Date of Award


Document Type

Campus Access Dissertation

Degree Name

Doctor of Philosophy (PhD)


Clinical Psychology

First Advisor

Jean E. Rhodes

Second Advisor

Elizabeth B. Raposa

Third Advisor

Abbey Eisenhower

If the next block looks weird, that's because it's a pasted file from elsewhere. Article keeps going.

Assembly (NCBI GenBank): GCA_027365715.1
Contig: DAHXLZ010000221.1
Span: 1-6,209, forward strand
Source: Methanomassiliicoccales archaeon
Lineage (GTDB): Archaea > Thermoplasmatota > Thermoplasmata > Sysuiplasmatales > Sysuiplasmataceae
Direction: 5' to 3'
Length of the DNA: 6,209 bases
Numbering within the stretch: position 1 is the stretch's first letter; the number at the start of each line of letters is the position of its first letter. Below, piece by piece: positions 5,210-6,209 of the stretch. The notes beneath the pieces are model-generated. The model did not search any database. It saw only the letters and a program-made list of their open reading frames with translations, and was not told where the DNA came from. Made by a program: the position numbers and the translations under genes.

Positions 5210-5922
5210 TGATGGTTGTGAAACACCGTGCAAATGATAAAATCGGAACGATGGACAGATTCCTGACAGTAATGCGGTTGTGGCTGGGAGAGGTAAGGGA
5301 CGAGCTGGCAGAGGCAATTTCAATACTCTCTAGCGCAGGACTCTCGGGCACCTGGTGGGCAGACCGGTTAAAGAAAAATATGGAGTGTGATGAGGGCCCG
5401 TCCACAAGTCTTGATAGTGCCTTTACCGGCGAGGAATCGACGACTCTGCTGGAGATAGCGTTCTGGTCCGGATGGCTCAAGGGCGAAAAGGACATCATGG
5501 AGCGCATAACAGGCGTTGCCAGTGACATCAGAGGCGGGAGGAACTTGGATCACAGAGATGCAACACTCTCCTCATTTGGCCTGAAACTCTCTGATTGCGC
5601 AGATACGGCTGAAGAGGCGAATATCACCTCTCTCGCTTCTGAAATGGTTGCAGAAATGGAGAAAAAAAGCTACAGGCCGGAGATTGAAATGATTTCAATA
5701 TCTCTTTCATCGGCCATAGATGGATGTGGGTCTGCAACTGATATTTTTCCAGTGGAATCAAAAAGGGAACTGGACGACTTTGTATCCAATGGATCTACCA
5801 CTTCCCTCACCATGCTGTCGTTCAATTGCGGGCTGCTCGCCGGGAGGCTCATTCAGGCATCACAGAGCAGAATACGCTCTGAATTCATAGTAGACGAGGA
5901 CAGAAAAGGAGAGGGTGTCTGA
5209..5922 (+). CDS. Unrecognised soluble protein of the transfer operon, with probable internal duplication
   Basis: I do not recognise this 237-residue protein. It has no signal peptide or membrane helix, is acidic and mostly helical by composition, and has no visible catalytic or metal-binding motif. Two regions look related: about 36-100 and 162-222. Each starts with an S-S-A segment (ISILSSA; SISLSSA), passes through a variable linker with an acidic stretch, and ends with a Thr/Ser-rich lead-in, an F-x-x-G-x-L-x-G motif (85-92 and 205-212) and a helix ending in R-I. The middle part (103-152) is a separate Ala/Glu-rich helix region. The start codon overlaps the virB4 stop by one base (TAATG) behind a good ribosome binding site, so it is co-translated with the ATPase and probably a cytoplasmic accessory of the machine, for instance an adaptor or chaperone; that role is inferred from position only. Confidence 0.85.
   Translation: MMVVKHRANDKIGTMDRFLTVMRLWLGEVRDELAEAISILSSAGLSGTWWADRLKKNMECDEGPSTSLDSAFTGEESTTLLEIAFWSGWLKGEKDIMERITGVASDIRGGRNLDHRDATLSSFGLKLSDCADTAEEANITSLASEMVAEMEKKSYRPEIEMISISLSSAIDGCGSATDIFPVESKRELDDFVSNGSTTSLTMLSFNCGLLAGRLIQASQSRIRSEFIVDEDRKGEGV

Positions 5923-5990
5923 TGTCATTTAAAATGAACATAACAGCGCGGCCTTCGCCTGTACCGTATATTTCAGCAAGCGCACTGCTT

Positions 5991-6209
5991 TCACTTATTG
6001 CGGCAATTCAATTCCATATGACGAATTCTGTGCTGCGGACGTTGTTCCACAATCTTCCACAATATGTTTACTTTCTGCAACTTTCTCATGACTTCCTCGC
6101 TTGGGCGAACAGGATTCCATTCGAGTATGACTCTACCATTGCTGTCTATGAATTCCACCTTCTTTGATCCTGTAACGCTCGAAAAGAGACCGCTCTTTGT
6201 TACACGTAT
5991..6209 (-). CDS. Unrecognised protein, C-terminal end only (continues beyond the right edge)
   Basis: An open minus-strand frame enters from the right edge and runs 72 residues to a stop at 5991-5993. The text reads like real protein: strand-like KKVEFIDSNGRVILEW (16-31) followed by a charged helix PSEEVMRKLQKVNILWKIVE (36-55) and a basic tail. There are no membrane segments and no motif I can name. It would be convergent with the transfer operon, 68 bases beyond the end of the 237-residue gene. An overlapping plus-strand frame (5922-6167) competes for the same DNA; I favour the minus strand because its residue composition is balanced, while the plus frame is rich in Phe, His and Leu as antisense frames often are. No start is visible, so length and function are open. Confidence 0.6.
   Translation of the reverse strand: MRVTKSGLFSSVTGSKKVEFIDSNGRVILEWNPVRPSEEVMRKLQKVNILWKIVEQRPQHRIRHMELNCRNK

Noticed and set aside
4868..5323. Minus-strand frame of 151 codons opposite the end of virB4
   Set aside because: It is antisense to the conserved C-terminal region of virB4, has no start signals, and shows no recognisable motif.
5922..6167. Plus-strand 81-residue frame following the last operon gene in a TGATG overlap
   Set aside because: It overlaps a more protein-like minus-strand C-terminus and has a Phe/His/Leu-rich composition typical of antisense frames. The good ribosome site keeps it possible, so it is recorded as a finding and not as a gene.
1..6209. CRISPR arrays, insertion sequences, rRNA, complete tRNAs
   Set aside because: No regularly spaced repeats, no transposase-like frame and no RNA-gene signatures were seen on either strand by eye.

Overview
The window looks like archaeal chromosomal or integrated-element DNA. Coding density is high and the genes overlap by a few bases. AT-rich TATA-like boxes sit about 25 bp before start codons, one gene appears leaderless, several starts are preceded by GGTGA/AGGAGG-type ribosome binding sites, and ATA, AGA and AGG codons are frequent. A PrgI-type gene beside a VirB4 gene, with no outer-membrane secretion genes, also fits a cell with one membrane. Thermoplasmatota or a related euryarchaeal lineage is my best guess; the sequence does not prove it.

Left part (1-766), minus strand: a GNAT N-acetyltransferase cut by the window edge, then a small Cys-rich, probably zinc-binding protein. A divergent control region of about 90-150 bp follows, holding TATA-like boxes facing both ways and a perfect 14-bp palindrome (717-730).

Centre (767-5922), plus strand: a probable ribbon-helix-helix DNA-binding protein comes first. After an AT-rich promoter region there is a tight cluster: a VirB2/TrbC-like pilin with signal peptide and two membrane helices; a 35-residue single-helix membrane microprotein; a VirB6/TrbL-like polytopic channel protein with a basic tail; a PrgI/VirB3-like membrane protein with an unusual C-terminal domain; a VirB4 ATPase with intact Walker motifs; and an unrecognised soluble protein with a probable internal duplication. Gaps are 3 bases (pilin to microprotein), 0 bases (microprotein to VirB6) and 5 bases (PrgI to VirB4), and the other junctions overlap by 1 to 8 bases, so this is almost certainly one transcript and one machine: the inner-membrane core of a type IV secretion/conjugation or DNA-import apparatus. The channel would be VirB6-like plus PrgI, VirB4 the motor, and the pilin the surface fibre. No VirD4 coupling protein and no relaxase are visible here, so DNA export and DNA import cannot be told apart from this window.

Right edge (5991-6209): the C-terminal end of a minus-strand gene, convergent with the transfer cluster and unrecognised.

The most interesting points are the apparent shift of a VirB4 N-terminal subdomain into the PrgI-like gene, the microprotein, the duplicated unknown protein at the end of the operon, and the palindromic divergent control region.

The current study examined the potential importance of early perceptions of parental emotional engagement on the functions that natural mentors serve for young adults. Participants included a subsample from a nationally representative, longitudinal study of adolescent health (Add Health). The subsample consisted of 2,408 young adults (55% female; 31% non-White), who were assessed in early adolescence (M=14.38, SD=1.55) and again in young adulthood (M=21.8, SD=1.8). Structural equation models controlling for socioeconomic status (SES), youth biological sex, and race and ethnicity showed that mentors serve different functions for young adults based on their earlier perceptions of emotional engagement with their parents. More specifically, young adults who experienced low emotional engagement with their parents during early adolescence tended to turn to their mentors for a range of non-emotionally nurturing compensatory functions, including guidance/advice-giving, self-life development, and help navigating school and the workplace, whereas young adults with high emotional engagement drew on their mentors for emotional nurturance, as well as practical functions Additional analyses demonstrated the importance of the interrelations between perceptions of parental emotional engagement, mentor social role (i.e., adult relative, community member), mentor function, and SES.


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